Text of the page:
KU suffered from leadership vacuum Tuesday

Kansas guard Johnny Furphy (10) and Kansas guard Dajuan Harris Jr. (3) scramble for a loose ball against BYU during the second half on Tuesday, Feb. 27, 2024 at Allen Fieldhouse. Photo by Nick Krug

After the Kansas men’s basketball team knocked off Oklahoma on the road and Texas at home without the injured Kevin McCullar Jr., it started to seem like its blowout loss at Texas Tech on Feb. 12 in his absence was an outlier.

But Tuesday night’s home loss to BYU saw the Jayhawks struggle to defend or score on the perimeter and — perhaps most crucially when it came to the final result — hit free throws. Those are all areas in which they have been significantly better with a healthy McCullar.

As KU coach Bill Self pointed out postgame, the team has had to reckon with McCullar’s injury, a bone bruise to his knee, for five weeks at this point. Self had first mentioned the ailment to the media after the Cincinnati game on Jan. 22.

Since then, the Jayhawks have played nine games — four with McCullar, five without him — and gone 5-4, as the team’s roles have shifted slightly, most notably for newly minted starter Nick Timberlake.

“I don’t think it’s new to us at this point,” center Hunter Dickinson said after the loss to BYU. “I think we kind of just got to play in those roles now that they’ve been established.”

But Self didn’t see his starters step up in the absence of their fellow veteran Tuesday night.

“I would say it’s got to be Juan (Harris), KJ (Adams) and Hunt, without question,” Self said when asked who would take on a leadership role without McCullar. “But tonight I don’t know that we had anybody. Juan probably more so than anybody just because the ball was in his hands.”

Indeed, it wasn’t uncommon Tuesday night, particularly in the second half, to see KU desperately attempt to work the ball to its point guard Harris in the waning seconds of the shot clock, hoping for him to generate some much-needed offense.

That’s a role in which they would often look to McCullar, who despite his hiatus continues to lead the Big 12 Conference in scoring with 19 points per game.

“He’s one of those guys who is kind of like a pressure release, almost,” Dickinson said earlier in February, “to where you know when the shot clock’s going down and he has the ball, you can kind of feel pretty confident that he’s going to come up with a decent shot.”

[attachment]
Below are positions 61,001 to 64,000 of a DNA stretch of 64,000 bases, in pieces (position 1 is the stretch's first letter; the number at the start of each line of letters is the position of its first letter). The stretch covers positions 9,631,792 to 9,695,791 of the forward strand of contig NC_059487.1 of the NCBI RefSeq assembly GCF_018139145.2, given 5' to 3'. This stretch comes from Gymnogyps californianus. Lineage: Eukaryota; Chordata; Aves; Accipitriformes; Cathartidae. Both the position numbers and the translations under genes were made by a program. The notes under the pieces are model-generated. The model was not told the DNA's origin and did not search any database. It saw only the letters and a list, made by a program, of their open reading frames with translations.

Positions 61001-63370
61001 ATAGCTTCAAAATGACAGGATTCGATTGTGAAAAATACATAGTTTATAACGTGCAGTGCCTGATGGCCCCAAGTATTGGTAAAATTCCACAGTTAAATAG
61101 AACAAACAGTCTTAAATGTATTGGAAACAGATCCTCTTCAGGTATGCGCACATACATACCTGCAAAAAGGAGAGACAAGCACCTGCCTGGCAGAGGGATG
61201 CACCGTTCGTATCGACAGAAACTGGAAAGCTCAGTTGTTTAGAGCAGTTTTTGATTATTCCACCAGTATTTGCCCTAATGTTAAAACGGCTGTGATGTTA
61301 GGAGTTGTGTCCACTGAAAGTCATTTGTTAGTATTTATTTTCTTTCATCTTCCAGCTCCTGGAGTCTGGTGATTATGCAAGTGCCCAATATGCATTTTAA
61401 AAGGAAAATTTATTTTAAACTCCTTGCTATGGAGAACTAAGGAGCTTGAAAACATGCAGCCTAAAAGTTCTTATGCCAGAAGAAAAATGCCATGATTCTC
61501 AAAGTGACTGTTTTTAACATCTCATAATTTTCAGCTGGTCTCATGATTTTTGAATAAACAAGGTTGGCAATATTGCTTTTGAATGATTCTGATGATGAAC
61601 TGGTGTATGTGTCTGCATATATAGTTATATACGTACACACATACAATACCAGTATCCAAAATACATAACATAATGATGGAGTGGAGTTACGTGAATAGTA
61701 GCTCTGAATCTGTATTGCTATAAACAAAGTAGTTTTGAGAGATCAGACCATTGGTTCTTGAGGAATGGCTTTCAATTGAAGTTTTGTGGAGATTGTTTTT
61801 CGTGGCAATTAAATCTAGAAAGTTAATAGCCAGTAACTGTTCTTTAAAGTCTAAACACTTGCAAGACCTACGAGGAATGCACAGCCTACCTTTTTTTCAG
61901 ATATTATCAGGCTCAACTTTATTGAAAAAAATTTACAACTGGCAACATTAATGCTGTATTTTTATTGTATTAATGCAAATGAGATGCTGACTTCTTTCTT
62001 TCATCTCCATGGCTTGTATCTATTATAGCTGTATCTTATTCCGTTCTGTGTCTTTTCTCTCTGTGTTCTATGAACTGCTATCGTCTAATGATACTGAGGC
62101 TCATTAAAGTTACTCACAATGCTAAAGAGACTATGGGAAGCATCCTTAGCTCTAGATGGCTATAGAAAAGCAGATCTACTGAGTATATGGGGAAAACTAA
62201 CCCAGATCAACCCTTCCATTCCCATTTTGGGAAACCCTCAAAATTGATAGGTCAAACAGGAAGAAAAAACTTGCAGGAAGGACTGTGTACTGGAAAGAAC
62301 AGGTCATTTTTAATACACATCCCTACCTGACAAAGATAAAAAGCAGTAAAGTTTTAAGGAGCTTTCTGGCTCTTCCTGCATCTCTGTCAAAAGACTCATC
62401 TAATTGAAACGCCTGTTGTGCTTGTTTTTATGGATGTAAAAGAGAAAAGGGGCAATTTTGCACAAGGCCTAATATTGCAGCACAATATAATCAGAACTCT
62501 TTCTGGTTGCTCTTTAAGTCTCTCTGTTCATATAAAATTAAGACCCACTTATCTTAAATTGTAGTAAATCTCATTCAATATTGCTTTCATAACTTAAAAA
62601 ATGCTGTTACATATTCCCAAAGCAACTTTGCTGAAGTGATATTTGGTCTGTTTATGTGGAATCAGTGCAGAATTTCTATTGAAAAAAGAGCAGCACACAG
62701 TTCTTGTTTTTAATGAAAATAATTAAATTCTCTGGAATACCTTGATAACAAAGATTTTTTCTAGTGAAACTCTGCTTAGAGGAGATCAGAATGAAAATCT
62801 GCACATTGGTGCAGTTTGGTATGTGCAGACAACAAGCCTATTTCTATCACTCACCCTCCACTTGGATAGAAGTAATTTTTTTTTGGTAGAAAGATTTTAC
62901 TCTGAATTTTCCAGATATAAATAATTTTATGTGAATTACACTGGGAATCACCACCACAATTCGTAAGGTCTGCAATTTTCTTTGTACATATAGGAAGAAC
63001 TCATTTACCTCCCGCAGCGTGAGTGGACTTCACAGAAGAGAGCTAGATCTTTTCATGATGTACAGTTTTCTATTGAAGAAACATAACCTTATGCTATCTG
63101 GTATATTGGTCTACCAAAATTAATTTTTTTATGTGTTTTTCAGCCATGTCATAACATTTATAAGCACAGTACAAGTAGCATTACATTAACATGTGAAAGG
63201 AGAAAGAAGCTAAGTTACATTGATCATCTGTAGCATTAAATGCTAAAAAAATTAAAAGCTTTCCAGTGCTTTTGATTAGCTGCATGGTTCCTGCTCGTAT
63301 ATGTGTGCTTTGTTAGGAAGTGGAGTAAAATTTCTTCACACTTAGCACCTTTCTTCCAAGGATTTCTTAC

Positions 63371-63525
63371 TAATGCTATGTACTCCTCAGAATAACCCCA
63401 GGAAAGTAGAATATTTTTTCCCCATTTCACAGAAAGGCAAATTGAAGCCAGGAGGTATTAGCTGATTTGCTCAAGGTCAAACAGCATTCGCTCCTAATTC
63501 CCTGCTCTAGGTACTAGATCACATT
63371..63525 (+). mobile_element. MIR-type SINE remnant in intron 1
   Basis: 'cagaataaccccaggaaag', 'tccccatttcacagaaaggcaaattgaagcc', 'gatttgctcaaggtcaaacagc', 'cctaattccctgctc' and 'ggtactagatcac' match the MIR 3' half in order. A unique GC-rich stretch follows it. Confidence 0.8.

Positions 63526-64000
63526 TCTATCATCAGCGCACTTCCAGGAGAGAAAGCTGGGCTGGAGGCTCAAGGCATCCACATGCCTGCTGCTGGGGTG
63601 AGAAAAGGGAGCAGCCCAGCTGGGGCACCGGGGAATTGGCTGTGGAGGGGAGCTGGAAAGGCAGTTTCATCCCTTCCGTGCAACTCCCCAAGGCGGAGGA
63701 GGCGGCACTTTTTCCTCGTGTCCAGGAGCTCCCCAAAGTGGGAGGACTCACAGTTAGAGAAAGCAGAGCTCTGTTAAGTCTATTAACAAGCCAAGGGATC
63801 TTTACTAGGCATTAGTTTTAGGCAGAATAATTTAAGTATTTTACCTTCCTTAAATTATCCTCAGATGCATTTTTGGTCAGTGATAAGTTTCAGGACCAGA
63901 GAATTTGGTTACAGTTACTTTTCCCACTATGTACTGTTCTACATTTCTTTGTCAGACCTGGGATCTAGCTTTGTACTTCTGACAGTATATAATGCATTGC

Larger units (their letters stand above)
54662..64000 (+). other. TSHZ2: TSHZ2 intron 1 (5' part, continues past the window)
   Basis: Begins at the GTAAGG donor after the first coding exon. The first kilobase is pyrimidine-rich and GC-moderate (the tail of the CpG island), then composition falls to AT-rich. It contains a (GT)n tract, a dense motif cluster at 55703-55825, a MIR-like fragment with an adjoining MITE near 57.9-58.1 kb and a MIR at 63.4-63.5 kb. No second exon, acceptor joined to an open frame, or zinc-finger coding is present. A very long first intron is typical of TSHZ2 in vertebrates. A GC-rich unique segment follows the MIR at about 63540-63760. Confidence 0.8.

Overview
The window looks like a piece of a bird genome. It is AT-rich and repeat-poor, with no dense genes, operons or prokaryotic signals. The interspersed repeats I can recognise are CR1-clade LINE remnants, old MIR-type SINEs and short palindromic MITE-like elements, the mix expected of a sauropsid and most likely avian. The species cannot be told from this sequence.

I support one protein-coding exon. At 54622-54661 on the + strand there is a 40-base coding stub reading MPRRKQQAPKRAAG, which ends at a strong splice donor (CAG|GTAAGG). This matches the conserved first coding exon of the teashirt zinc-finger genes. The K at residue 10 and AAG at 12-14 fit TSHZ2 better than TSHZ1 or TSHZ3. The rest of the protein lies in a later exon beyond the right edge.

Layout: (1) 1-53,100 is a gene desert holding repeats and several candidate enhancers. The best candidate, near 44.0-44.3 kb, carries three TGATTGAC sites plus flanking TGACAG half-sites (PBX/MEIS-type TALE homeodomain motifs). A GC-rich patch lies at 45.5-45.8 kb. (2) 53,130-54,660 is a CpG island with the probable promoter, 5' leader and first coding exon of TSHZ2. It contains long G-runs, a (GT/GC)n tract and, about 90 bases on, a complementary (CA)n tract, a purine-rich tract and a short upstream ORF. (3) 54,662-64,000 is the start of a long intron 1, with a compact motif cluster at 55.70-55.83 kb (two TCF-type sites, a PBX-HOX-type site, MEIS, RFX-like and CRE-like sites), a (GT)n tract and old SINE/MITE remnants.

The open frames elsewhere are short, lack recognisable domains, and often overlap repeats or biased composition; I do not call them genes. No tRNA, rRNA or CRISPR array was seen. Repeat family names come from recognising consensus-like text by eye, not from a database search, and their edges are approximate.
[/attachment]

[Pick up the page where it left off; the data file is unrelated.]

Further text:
Granted, except for in one game — against Houston, when he went 7-for-8 — McCullar hasn’t been nearly as efficient from the field since he first got banged up. He has shot 36%, and 31% from deep, in his last five games beginning with Cincinnati.

But KU’s healthy players were no better than that Tuesday. They shot 39% overall, 20% from long range and a rather glaring 19-for-31 from the free-throw line, which, even as Dickinson and Timberlake nearly played the hero with back-to-back 3s late that almost rescued the Jayhawks, ultimately sank them down the stretch.

McCullar, of course, at one point this season went 50-for-54 from the stripe in a six-game run to close out nonconference play.

Playing without him might just be the Jayhawks’ new reality for however many weeks remain this season. Self has repeatedly cast doubt on McCullar’s availability for the rest of the year, saying Monday that if he were to sit out through the end of the Big 12 Conference tournament, McCullar “wouldn’t be worth a crap in the NCAA Tournament,” and on Tuesday that KU has to continue to prepare like he won’t return.

“We’re not counting on it,” Self said. “We’re hoping it could happen but we’re certainly not banking on it.”

That will clearly require, then, a step forward to account for the various weaknesses in the Jayhawks’ game that McCullar helped cover up when healthy.

“It definitely adds a level of difficulty, because as you guys know, he brings a lot to this team, just offensively and defensively,” freshman guard Johnny Furphy said. “… We got to be able to perform without him as well.”

They’ll also have to work on their mental fortitude as they lack one of their more steady-handed players, particularly in late-game situations.

“I actually saw some things with guys’ frustration that really wasn’t as mature as what we should have, considering the age of some of our guys,” Self said. “There wasn’t as much of thinking ‘next play’ as there was thinking ‘last play,’ and that’s not a good sign.”

The Jayhawks blew out Oklahoma State without McCullar on Jan. 30, but their greatest triumph in his absence came when they took down a high-ranked Baylor team in a marquee “College GameDay” matchup on Feb. 10 at Allen Fieldhouse. As it happens, they have a chance to right the ship once again by facing those Bears — but they’ll need to do so on the road in Waco, Texas, at noon on Saturday.


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